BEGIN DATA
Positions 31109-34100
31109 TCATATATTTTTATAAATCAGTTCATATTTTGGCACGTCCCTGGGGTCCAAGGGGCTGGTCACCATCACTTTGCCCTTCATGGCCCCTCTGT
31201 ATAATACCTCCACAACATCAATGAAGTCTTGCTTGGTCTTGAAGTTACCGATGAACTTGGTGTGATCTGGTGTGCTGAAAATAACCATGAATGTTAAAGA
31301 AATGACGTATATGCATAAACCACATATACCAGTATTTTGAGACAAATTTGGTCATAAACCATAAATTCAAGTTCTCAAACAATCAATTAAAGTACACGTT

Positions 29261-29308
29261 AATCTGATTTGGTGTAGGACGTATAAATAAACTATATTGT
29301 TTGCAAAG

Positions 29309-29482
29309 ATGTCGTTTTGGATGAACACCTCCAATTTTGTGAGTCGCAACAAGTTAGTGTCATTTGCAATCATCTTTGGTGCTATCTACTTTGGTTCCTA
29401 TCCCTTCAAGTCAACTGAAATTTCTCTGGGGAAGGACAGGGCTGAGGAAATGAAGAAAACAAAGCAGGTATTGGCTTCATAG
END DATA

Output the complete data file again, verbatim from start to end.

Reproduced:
Positions 31109-34100
31109 TCATATATTTTTATAAATCAGTTCATATTTTGGCACGTCCCTGGGGTCCAAGGGGCTGGTCACCATCACTTTGCCCTTCATGGCCCCTCTGT
31201 ATAATACCTCCACAACATCAATGAAGTCTTGCTTGGTCTTGAAGTTACCGATGAACTTGGTGTGATCTGGTGTGCTGAAAATAACCATGAATGTTAAAGA
31301 AATGACGTATATGCATAAACCACATATACCAGTATTTTGAGACAAATTTGGTCATAAACCATAAATTCAAGTTCTCAAACAATCAATTAAAGTACACGTT

Positions 29261-29308
29261 AATCTGATTTGGTGTAGGACGTATAAATAAACTATATTGT
29301 TTGCAAAG

Positions 29309-29482
29309 ATGTCGTTTTGGATGAACACCTCCAATTTTGTGAGTCGCAACAAGTTAGTGTCATTTGCAATCATCTTTGGTGCTATCTACTTTGGTTCCTA
29401 TCCCTTCAAGTCAACTGAAATTTCTCTGGGGAAGGACAGGGCTGAGGAAATGAAGAAAACAAAGCAGGTATTGGCTTCATAG